How to Fix a Problem (in 60 Seconds or Less)

There aren’t many problems you can solve in 60 seconds, but here’s one: If your shoelaces are loose or untied, simply tie them again — and if you still have a few seconds to spare, then double-knot them (loosely).

Most problems, however, are far more complex … and solutions are far more intricate, often raising new issues that need to be dealt with. I am reminded of how Noam Chomsky would explain why he doesn’t often appear on mainstream media shows: the issues he talks about are simply too complex to even just describe in short sound bites.

In contrast, if you want to become successful like a famous celebrity, then you have to kill it in just a few seconds. Simply invade. Simply retaliate. Simply vax. Simply dunk. Simply break the Internet in the split second of a single freeze frame photo.

It’s easy, right? All you need is cameras. Well, maybe a good PR agent? Some billboards? …?

“Vote for me — I will X” … where X is simply a short phrase that means fix something … no explanation required. You will simply pull the plug? Wow, what a genius! That will surely solve everything, right? (see also “Everywhere Plans for Everybody” [ ] )

It’s complicated — but it is not futile. Don’t give up — you still have someone … right?

Who do you have? Who do you love? Who do you appreciate? Who do you care about at all? Do you care about yourself? If you don’t, then why would anyone else? Do you care about your community? Your environment? Your habitat? Or do you want to live in a shit-hole?

The first step towards solving any problem is to recognize that the problem exists. Let me explain this with an example of the kinds of problems I have taken onto my own “bucket list” of issues I personally want to address in my own lifetime.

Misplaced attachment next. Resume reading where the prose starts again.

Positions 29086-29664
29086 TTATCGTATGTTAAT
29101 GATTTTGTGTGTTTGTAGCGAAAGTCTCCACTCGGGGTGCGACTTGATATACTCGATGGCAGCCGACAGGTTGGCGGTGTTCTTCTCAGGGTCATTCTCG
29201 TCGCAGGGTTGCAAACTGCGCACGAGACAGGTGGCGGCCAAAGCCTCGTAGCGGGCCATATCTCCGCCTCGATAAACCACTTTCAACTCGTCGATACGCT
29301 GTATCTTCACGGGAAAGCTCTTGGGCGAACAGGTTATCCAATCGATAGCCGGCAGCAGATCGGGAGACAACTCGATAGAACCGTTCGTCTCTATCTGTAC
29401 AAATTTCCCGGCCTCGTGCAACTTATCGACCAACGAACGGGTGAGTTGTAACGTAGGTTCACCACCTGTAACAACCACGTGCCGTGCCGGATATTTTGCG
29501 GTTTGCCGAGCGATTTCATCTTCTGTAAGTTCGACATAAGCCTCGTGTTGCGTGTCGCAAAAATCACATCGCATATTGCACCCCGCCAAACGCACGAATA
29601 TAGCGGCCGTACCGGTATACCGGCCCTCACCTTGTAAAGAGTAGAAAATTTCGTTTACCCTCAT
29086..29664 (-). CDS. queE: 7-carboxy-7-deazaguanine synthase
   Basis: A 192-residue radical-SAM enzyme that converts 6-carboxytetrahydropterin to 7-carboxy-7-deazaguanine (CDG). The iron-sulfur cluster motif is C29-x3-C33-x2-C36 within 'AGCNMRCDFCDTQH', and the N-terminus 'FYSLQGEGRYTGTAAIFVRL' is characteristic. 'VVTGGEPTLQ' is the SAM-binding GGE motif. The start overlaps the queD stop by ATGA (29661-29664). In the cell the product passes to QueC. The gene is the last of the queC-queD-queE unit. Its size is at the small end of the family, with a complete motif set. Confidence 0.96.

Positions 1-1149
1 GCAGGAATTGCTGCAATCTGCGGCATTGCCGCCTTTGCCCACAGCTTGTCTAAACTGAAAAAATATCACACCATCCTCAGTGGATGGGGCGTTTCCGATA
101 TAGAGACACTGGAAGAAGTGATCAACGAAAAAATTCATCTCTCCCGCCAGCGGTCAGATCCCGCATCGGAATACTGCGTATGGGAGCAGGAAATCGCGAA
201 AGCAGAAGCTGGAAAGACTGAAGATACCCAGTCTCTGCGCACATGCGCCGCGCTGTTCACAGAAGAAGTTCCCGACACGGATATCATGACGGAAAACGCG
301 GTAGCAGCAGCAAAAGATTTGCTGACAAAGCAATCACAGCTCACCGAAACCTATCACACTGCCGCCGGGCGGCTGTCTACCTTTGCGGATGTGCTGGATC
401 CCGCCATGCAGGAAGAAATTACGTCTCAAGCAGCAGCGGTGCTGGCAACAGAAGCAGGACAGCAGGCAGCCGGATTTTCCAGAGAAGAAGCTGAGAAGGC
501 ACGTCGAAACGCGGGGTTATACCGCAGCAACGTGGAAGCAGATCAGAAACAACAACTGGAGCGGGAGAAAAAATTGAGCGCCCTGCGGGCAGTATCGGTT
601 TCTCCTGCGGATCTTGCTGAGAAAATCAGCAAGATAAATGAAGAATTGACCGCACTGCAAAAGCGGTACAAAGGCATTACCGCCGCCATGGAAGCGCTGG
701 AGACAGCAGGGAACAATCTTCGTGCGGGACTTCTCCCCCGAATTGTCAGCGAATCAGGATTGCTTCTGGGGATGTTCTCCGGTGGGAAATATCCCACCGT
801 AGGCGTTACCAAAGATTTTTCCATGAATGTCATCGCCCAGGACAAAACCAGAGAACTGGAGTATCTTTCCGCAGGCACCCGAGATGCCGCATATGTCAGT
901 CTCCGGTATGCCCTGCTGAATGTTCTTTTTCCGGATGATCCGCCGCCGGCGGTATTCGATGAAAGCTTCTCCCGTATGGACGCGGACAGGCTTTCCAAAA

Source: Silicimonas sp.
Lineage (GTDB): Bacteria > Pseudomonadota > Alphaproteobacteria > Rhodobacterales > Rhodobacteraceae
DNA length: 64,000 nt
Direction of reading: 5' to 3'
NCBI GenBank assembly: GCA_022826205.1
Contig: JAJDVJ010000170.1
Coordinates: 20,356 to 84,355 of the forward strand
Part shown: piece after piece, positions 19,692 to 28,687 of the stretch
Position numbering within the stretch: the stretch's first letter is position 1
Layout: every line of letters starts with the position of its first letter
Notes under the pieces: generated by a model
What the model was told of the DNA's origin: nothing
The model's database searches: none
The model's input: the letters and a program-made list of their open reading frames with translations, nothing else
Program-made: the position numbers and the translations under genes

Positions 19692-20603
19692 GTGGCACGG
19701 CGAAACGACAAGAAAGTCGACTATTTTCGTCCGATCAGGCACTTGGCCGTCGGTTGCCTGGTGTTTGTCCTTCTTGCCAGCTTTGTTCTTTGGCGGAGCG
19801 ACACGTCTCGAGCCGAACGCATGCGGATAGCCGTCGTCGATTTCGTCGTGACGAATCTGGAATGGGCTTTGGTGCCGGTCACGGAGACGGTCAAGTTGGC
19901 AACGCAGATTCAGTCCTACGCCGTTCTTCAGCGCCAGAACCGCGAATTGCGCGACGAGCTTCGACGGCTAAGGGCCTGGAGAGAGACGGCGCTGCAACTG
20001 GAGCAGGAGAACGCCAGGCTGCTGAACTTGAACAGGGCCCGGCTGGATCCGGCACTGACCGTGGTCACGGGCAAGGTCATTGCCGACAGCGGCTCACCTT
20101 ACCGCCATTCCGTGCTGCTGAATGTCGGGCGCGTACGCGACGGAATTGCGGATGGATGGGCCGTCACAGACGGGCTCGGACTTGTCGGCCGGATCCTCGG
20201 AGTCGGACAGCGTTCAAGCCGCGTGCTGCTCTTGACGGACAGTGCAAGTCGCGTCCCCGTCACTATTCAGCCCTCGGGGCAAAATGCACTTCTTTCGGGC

A few months ago, it became obviously clear to some people that the stuff I have been saying for many years — probably a decade or even more — is in fact true: that Google is just as much “irrational media” (see “Hope & Change: Flipping the F-word & Removing the Old-Fashioned R-word” [ ] ) as is Facebook. Although it had already become clear to a few people that Google had manipulated the 2020 presidential election in the United States of America, these new facts are pretty much undeniably a statement from the company itself that essentially amounts to an admission of manipulation (see “This is just a load of crap” [ ] ) … and it blew up like a wildfire … and was doused.

Now we have a new crisis. Is the fact that what many gullible users consider to be a reliable source of information has in fact itself admitted that it actually is not a reliable source of information … somehow unworthy of further reflection? Have we simply moved on? Is our attention span so limited? Where might this kind of problem lead?

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featured cover image via ; image from the movie “Idiocracy” via